When the Japanese attacked Pearl Harbor, college football was at the height of its popularity. As the nation geared up for war, one service branch dominated the aspirations of college football stars: the United States Marine Corps.
Which is why, on Christmas Eve 1944, when the 4th and 29th Marine regiments found themselves in the middle of the Pacific Ocean training for what would be the bloodiest battle of the war – the invasion of Okinawa – their ranks included one of the greatest pools of football talent ever assembled: former All-Americans, captains from Wisconsin and Brown and Notre Dame, and nearly 22 who were either drafted or would ultimately play in the NFL.
When the trash-talking over who had the better football team reached a fever pitch, it was decided: the regiments would play each other in the dirt of Guadalcanal. The resulting game became known as “The Mosquito Bowl.”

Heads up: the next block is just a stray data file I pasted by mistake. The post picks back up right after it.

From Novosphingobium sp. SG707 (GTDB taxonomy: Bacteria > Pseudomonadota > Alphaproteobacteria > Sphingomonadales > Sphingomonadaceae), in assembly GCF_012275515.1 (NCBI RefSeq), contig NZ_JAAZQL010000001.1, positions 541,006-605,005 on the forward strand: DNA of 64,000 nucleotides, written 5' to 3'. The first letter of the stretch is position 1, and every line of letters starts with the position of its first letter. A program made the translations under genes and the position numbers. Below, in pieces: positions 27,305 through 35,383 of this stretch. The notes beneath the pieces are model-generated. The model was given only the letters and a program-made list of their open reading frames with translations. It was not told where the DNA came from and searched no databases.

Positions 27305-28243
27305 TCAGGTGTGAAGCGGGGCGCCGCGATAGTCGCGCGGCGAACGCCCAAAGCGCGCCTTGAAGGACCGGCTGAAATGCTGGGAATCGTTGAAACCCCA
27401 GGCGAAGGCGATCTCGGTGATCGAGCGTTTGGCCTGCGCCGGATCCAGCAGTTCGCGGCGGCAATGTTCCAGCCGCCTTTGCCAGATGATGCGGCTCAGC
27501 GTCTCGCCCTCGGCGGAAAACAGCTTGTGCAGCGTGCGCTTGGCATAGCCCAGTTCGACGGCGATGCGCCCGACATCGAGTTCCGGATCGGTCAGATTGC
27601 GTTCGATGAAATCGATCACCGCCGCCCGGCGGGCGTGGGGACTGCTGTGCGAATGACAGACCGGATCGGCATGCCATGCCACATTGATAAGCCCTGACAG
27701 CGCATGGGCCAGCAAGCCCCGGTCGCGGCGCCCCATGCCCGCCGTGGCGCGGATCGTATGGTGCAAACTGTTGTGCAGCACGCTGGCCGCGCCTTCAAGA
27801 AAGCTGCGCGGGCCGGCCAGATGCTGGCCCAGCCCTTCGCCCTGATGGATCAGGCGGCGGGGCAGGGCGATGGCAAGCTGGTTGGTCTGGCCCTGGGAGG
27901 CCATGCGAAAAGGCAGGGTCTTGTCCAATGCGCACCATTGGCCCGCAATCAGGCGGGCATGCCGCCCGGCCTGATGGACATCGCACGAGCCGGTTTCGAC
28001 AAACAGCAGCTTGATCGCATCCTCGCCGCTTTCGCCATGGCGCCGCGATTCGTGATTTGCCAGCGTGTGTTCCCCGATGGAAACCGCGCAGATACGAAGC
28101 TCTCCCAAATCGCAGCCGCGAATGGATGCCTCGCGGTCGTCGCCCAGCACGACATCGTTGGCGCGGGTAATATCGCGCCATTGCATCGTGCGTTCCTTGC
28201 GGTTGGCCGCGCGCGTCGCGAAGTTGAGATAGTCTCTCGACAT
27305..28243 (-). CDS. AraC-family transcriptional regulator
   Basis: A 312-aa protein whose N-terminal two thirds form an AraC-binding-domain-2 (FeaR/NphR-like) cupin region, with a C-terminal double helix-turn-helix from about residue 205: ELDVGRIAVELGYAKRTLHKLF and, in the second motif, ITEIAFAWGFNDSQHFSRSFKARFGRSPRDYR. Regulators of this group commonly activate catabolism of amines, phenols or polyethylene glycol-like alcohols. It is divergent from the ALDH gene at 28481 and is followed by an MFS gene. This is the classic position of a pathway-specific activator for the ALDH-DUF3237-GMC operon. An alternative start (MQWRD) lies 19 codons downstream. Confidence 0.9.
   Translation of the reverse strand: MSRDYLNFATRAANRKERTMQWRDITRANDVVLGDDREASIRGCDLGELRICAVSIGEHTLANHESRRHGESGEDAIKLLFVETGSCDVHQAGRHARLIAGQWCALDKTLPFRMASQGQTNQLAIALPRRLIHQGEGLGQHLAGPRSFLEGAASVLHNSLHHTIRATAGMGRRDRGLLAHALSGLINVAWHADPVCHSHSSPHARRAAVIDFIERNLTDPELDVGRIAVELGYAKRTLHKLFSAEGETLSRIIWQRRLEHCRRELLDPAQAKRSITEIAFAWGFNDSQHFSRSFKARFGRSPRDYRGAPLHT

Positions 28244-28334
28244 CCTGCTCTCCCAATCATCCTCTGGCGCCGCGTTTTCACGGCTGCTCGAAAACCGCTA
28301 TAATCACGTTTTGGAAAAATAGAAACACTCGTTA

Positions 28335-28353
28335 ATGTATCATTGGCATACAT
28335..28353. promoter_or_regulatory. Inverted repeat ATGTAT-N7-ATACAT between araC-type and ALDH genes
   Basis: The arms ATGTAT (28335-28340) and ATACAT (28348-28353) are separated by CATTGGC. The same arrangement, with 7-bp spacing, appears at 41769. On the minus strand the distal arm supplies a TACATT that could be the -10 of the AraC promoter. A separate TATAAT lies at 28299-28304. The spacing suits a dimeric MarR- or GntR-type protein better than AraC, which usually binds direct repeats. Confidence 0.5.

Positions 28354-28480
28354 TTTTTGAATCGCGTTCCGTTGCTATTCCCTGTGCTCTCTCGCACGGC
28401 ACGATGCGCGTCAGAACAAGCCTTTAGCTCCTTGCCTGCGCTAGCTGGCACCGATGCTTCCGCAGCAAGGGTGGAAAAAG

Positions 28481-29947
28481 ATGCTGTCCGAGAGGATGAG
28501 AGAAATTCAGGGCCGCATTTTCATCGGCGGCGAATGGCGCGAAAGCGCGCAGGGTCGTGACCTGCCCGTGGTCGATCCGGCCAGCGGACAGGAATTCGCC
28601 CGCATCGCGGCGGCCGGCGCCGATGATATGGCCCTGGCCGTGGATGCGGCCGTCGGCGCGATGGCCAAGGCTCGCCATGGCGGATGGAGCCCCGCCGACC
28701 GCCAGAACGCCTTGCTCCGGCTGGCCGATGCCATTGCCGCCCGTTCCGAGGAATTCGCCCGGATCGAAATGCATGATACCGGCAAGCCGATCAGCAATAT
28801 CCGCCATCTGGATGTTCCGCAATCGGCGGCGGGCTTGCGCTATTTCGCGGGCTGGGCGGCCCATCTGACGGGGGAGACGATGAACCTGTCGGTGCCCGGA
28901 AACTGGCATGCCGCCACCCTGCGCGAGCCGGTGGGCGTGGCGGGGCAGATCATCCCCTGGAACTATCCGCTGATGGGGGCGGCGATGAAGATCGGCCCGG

The Mosquito Bowl is the story of these brave young men, those who survived Okinawa and those who did not. It is the story of the families and the landscape that shaped them and of a far more innocent time in college athletics and the life of the country.
“In exploring the hearts and souls of those who risked everything for their country, Bissinger’s book defines some of the qualities that make America great — then, now and forever,” says Associated Press.